This year marks the 130th anniversary of the birth of Adrian Carton de Wiart, one of the most remarkable – if fairly disturbing – soldiers this country has produced.
His soldiering career extended from Boer to Second World Wars, taking in many events of large historical importance. He was usually to be found in the thick of the action, winning a VC during the First World War. This excerpt from his fascinating and sometimes alarming memoir, Happy Odyssey, illuminates his motivation. A listless student at Oxford, he learns of the ‘outbreak of the South African War’:
At that moment I knew, once and for all, that war was in my blood. I was determined to fight and I didn’t mind who or what. I didn’t know why the war had started, and I didn’t care on which side I was to fight. If the British didn’t fancy me I would offer myself to the Boers, and at least I did not endow myself with Napoleonic powers or imagine I would make the slightest difference to whichever side I fought for.
I know now that the ideal soldier is the man who fights for his country because it is fighting, and for no other reason. Causes, politics and ideologies are better left to the historians.
His enthusiasm was that of a true sportsman. It often spilled over into recklessness, though his numerous wounds proved no deterrent. This was demonstrated early in his military career. Here’s an extract from the chapter in Happy Odyssey, Fighting the Mad Mullah. He’s storming a blockhouse occupied by Dervishes:
I was in my shirtsleeves and the first shot fired at me passed through my rolled-up sleeve and did no damage, but as the muzzle of the Dervish’s rifle could not have been more than a yard away from me the blast blew me backwards and I wondered what to do next. Some of our men were being hit and the wounds were bad, as the bullets were heavy and soft, but luckily the Dervish, for economy’s sake, used a small charge of powder.
By this time I was seething with excitement. I got a glancing blow in my eye, but I was too wound up to stop – I had to go on trying to get in.
The next hit was in my elbow, and I plucked a large but not too damaging splinter from it. But the following shot split my ear, and as the doctor was standing conveniently near he stitched it up there and then, looking meanwhile at my eye which was feeling pretty painful. It seemed to be beyond immediate repair.
While I was being sown up Lieutenant Simmons made an attempt on the threshold, but he had the back of his head blown off by one of these soft bullets and was killed instantly.
Patched up, and still wound up, I tried again to storm this blockhouse, but a ricochet from a bullet went through the same damaged eye. We were so near the Dervishes that I could touch their rifles with my stick which was only a couple of feet long.
Our Somalis were having heavy casualties, and Tom Cubitt decided to let the Indian contingent have their try. But they fared no better and, as the light was beginning to fail, we withdrew to camp not far away to take stock of the situation and lick our wounds. Rather magnanimously, we offered the Dervishes their lives if they would surrender, but our generous gesture brought forth a still brighter volley of rudery as to our parentage.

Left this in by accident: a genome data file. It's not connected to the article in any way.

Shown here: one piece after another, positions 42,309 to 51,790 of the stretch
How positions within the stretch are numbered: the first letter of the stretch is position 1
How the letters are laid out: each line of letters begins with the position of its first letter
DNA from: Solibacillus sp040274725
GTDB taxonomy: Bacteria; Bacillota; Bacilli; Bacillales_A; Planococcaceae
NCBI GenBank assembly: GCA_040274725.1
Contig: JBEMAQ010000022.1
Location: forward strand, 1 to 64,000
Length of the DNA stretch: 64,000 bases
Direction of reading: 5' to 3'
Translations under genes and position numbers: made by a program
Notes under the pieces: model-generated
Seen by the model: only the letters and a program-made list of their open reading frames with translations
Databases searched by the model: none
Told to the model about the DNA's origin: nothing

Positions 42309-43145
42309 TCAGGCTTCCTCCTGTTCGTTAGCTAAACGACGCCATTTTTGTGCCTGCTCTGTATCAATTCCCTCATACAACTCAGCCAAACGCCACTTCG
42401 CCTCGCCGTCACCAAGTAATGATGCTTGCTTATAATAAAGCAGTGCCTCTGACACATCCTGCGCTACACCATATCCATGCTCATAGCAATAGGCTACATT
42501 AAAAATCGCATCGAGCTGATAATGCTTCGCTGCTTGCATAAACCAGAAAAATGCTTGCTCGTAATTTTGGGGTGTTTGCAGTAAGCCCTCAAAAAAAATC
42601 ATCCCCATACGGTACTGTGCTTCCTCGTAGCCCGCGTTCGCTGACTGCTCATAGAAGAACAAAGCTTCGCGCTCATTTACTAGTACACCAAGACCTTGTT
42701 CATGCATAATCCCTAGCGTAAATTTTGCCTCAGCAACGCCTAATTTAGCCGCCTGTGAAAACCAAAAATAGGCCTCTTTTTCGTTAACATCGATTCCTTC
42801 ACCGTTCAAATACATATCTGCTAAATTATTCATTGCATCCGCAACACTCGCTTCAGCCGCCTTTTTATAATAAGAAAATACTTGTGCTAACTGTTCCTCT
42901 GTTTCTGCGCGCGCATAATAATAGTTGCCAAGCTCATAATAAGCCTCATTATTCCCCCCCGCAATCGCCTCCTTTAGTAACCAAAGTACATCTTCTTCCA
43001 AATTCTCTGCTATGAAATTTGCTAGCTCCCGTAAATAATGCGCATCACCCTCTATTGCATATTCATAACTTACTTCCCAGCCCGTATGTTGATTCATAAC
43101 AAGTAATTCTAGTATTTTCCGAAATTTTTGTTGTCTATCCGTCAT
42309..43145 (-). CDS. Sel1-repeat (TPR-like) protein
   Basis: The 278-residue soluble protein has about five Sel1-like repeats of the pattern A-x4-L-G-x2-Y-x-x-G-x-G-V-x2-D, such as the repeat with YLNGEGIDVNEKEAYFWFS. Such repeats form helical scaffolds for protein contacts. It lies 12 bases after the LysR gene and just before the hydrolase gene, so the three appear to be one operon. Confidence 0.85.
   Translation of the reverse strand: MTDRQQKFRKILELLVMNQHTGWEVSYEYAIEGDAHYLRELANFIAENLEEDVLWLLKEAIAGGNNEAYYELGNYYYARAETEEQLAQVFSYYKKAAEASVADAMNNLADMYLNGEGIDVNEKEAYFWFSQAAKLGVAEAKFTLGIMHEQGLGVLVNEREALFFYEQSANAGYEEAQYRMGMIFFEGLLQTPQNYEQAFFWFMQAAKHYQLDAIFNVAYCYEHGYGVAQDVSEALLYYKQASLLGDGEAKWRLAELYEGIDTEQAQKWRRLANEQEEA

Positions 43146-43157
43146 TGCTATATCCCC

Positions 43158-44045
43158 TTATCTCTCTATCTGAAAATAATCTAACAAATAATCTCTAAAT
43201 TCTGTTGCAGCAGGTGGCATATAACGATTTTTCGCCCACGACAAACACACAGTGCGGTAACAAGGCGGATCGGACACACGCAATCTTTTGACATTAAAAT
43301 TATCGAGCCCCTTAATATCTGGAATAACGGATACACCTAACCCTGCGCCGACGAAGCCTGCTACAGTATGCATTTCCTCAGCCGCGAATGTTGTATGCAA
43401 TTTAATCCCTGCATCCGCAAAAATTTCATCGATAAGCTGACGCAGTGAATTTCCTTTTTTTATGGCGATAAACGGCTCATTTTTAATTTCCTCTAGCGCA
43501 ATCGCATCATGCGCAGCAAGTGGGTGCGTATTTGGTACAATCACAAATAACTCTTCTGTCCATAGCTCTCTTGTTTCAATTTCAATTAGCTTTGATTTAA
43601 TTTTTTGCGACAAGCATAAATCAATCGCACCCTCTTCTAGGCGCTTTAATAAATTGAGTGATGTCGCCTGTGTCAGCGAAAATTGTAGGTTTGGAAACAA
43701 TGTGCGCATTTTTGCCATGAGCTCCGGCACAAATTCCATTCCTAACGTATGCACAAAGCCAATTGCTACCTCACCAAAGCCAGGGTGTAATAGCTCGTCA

It had all been most exhilarating fun and the pace too hot for anyone to have any other sensation but thrill, primitive and devouring. But by the time I got back to camp I was in bad shape, my eye very painful, and I was practically blind.
This bit of ‘exhilarating fun’ did indeed blind him and contributed to his striking appearance. As the Dictionary of National Biography has it: ‘With his black eyepatch and empty sleeve, Carton de Wiart looked like an elegant pirate, and became a figure of legend.’
Not just legend: Carton de Wiart is immortalised as the model for Brigadier Ritchie Hook from Waugh’s Sword of Honour trilogy. (Curiously, his best friend at Oxford, Aubrey Herbert, also provided the model for an imperishable fictional character, Buchan’s Sandy Arbuthnot; he also happened to be Waugh’s father-in-law.)
But there was more to Carton de Wiart than his mad, buccaneering streak: he was sent as an envoy to the Polish Government after the First World War and the Chinese Nationalist Government during the Second. He was a great one for country sports too, hunting, fishing and shooting. Indeed, he spent a good part of the inter-war period living in Poland’s Pripet Marshes where he was reckoned to have shot 20,000 ducks.
He was forced to abandon this sporting idyll by the onset of war, being re-called to lead the British mission to the Polish government. Soon he was forced to leave the country altogether as the Poles went down, taking a circuitous but still dangerous route home.
I was told an anecdote concerning this trip by a don at Oxford. I haven’t come across it elsewhere but its teller was a careful and serious historian. It may be revealing of the particular virtues Carton de Wiart brought to wartime diplomacy.
To get back home he had been forced by advancing German and Soviet troops to travel far to the south before turning west, which he did at the Romanian border. He’d thought it appropriate to wear for the journey full dress uniform (including plumed hat) and having been refused entry at the border he decided to put on a show. He marched up to the guards, saluted vigorously, before informing them in parade ground fashion in each of the half-dozen languages he spoke that there were three sorts of Romanians: pimps, homosexuals and violinists. Whilst having no idea which of these he was addressing he demanded free passage. They complied.